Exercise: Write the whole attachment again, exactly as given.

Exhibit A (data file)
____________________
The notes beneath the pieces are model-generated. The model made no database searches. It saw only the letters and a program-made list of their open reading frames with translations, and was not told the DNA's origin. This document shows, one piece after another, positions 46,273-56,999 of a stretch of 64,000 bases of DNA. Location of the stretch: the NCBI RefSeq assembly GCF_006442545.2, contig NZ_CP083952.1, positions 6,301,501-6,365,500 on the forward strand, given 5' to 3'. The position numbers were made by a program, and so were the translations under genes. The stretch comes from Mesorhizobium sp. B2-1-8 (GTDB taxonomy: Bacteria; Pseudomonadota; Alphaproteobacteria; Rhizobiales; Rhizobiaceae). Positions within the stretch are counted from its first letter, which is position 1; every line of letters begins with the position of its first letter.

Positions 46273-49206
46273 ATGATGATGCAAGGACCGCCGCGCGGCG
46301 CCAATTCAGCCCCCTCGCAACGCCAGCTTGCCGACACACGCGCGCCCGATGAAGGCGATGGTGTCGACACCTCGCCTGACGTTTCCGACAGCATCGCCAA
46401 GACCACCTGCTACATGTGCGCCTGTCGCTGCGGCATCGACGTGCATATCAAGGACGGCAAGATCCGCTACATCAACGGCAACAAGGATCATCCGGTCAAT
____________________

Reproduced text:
The notes beneath the pieces are model-generated. The model made no database searches. It saw only the letters and a program-made list of their open reading frames with translations, and was not told the DNA's origin. This document shows, one piece after another, positions 46,273-56,999 of a stretch of 64,000 bases of DNA. Location of the stretch: the NCBI RefSeq assembly GCF_006442545.2, contig NZ_CP083952.1, positions 6,301,501-6,365,500 on the forward strand, given 5' to 3'. The position numbers were made by a program, and so were the translations under genes. The stretch comes from Mesorhizobium sp. B2-1-8 (GTDB taxonomy: Bacteria; Pseudomonadota; Alphaproteobacteria; Rhizobiales; Rhizobiaceae). Positions within the stretch are counted from its first letter, which is position 1; every line of letters begins with the position of its first letter.

Positions 46273-49206
46273 ATGATGATGCAAGGACCGCCGCGCGGCG
46301 CCAATTCAGCCCCCTCGCAACGCCAGCTTGCCGACACACGCGCGCCCGATGAAGGCGATGGTGTCGACACCTCGCCTGACGTTTCCGACAGCATCGCCAA
46401 GACCACCTGCTACATGTGCGCCTGTCGCTGCGGCATCGACGTGCATATCAAGGACGGCAAGATCCGCTACATCAACGGCAACAAGGATCATCCGGTCAAT